The technology required for creating an in vivo microenvironment and a neovasculature that can grow with and service new tissue is lacking, precluding the possibility of engineering complex three-dimensional organs. We have shown that when an arterio-venous (AV) loop is constructed in vivo in the rat groin, and placed inside a semisealed chamber, an extensive functional vasculature is generated. To test whether this unusually angiogenic environment supports the survival and growth of implanted tissue or cells, we inserted various preparations of rat and human skeletal muscle. We show that after 6 weeks incubation of muscle tissue, the chamber filled with predominantly well-vascularized recipient-derived adipose tissue, but some new donor-derived skeletal muscle and connective tissue were also evident. When primary cultured myoblasts were inserted into the chamber with the AV loop, they converted to mature striated muscle fibers. Furthermore, we identify novel adipogenesis-inducing properties of skeletal muscle. This represents the first report of a specific three-dimensional tissue grown on its own vascular supply.  (+info)

The transcription factor GATA2 regulates differentiation of brown adipocytes. (5/1177)

Brown adipose tissue (BAT) is a specialized mammalian tissue and a site of adaptive thermogenesis. Although the metabolic functions of brown and white adipocytes are distinct, terminal differentiation of both adipocyte lineages is regulated by well-characterized common transcription factors. However, the early stages of adipocyte differentiation and regulation of precursor cells are not well understood. We report here that GATA2 is expressed in brown adipocyte precursors, and its expression is downregulated in a differentiation-dependent manner. Constitutive expression of GATA2 suppressed expression of BAT-specific genes in brown adipocytes, whereas disruption of a GATA2 allele in brown preadipocytes resulted in significantly elevated differentiation and expression of several markers of brown adipogenesis. Collectively, these results show that GATA2 functions to suppress brown adipocyte differentiation, whereas reduction of GATA2 promotes brown adipogenesis.  (+info)

The G0/G1 switch gene 2 is a novel PPAR target gene. (6/1177)

PPARs (peroxisome-proliferator-activated receptors) alpha, beta/delta and gamma are a group of transcription factors that are involved in numerous processes, including lipid metabolism and adipogenesis. By comparing liver mRNAs of wild-type and PPARalpha-null mice using microarrays, a novel putative target gene of PPARalpha, G0S2 (G0/G1 switch gene 2), was identified. Hepatic expression of G0S2 was up-regulated by fasting and by the PPARalpha agonist Wy14643 in a PPARalpha-dependent manner. Surprisingly, the G0S2 mRNA level was highest in brown and white adipose tissue and was greatly up-regulated during mouse 3T3-L1 and human SGBS (Simpson-Golabi-Behmel syndrome) adipogenesis. Transactivation, gel shift and chromatin immunoprecipitation assays indicated that G0S2 is a direct PPARgamma and probable PPARalpha target gene with a functional PPRE (PPAR-responsive element) in its promoter. Up-regulation of G0S2 mRNA seemed to be specific for adipogenesis, and was not observed during osteogenesis or myogenesis. In 3T3-L1 fibroblasts, expression of G0S2 was associated with growth arrest, which is required for 3T3-L1 adipogenesis. Together, these data indicate that G0S2 is a novel target gene of PPARs that may be involved in adipocyte differentiation.  (+info)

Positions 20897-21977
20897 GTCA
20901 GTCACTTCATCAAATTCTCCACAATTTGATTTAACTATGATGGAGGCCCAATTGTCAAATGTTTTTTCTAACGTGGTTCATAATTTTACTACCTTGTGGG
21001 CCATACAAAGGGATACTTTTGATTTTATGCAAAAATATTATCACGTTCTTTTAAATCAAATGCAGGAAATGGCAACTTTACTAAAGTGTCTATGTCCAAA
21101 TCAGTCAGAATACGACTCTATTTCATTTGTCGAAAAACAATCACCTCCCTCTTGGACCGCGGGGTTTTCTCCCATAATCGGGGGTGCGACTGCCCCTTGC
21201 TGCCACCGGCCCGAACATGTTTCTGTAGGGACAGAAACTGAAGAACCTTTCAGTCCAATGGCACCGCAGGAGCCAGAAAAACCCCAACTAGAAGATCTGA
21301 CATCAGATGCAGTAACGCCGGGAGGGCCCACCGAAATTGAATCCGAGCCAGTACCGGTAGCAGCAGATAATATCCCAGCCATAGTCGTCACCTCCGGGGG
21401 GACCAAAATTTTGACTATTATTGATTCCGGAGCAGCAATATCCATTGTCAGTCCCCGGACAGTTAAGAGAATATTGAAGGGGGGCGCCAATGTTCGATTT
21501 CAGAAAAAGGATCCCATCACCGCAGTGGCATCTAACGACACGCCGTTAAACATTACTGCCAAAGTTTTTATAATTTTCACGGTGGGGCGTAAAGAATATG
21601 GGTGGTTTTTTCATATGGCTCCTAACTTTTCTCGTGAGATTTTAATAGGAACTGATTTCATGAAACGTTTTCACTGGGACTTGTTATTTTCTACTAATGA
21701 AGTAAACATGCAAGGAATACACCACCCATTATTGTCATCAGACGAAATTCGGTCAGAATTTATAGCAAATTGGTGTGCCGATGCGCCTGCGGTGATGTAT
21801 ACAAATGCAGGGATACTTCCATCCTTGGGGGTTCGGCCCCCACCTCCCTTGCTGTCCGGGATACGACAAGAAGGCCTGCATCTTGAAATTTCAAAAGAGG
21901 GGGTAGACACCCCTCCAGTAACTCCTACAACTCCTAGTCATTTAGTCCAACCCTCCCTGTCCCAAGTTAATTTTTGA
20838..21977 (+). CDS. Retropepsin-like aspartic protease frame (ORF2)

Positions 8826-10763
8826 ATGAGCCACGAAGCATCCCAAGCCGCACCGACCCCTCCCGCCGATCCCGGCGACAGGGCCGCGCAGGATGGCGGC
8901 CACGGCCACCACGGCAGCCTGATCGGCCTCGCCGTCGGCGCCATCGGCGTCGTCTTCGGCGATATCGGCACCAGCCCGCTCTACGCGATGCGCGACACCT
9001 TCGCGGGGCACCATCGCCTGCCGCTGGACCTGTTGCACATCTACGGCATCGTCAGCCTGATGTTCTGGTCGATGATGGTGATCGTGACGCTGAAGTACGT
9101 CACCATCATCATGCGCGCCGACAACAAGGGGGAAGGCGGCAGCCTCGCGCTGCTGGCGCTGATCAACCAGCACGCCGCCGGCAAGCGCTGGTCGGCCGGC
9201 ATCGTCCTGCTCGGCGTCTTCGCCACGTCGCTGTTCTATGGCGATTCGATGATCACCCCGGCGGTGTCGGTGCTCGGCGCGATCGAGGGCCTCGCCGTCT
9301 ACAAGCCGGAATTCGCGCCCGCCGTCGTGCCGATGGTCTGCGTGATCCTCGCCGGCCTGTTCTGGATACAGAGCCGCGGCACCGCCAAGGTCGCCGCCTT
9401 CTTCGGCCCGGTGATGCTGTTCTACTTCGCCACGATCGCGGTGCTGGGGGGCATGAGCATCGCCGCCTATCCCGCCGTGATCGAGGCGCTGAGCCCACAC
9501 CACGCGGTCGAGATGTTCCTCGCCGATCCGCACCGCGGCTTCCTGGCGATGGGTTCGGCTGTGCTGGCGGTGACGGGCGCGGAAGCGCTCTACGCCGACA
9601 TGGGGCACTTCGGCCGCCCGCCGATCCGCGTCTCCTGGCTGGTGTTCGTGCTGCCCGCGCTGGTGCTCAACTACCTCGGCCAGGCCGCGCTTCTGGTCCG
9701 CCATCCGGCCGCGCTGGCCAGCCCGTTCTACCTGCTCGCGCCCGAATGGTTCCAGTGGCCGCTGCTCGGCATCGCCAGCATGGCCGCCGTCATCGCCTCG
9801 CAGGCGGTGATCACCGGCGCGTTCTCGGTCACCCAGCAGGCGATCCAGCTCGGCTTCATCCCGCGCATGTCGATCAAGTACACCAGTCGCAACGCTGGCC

Brain and muscle Arnt-like protein-1 (BMAL1), a component of the molecular clock, regulates adipogenesis. (7/1177)

Brain and muscle Arnt-like protein-1 (BMAL1; also known as MOP3 or Arnt3) is a transcription factor known to regulate circadian rhythm. Here, we established its involvement in the control of adipogenesis and lipid metabolism activity in mature adipocytes. During adipose differentiation in 3T3-L1 cells, the level of BMAL1 mRNA began to increase 4 days after induction and was highly expressed in differentiated cells. In white adipose tissues isolated from C57BL/6J mice, BMAL1 was predominantly expressed in a fraction containing adipocytes, as compared with the stromal-vascular fraction. BMAL1 knockout mice embryonic fibroblast cells failed to be differentiated into adipocytes. Importantly, adding BMAL1 back by adenovirus gene transfer restored the ability of BMAL1 knockout mice embryonic fibroblast cells to differentiate. Knock-down of BMAL1 expression in 3T3-L1 cells by an RNA interference technique allowed the cells to accumulate only minimum amounts of lipid droplets in the cells. Adenovirus-mediated expression of BMAL1 in 3T3-L1 adipocytes resulted in induction of several factors involved in lipogenesis. The promoter activity of these genes was stimulated in a BMAL1-dependent manner. Interestingly, expression of these factors showed clear circadian rhythm in mice adipose tissue. Furthermore, overexpression of BMAL1 in adipocytes increased lipid synthesis activity. These results indicate that BMAL1, a master regulator of circadian rhythm, also plays important roles in the regulation of adipose differentiation and lipogenesis in mature adipocytes.  (+info)

Gene expression analysis suggests that EBF-1 and PPARgamma2 induce adipogenesis of NIH-3T3 cells with similar efficiency and kinetics. (8/1177)

Differentiation of multipotent mesenchymal stem cells into lipid-accumulating adipocytes is a physiological process induced by transcription factors in combination with hormonal stimulation. We have used Affymetrix microarrays to compare the adipogenic differentiation pathways of NIH-3T3 fibroblasts induced to undergo in vitro differentiation by ectopic expression of early B cell factor (EBF)-1 or peroxisome proliferator-activated receptor (PPAR)gamma2. These experiments revealed that commitment to the adipogenic pathway in the NIH-3T3 cells was not reflected in gene expression until 4 days after induction of differentiation. Furthermore, gene expression patterns at the earlier time points after stimulation indicated that EBF-1 and PPARgamma2 induced different sets of genes, while the similarities increased upon differentiation, and that several genes linked to adipocyte differentiation were also transiently induced in the vector-transduced cells. These data suggest that the initial activation of genes associated with adipocyte development is independent of commitment to the adipogenic pathway and that EBF-1 and PPARgamma2 induce adipocyte differentiation with comparable kinetics and efficiency.  (+info)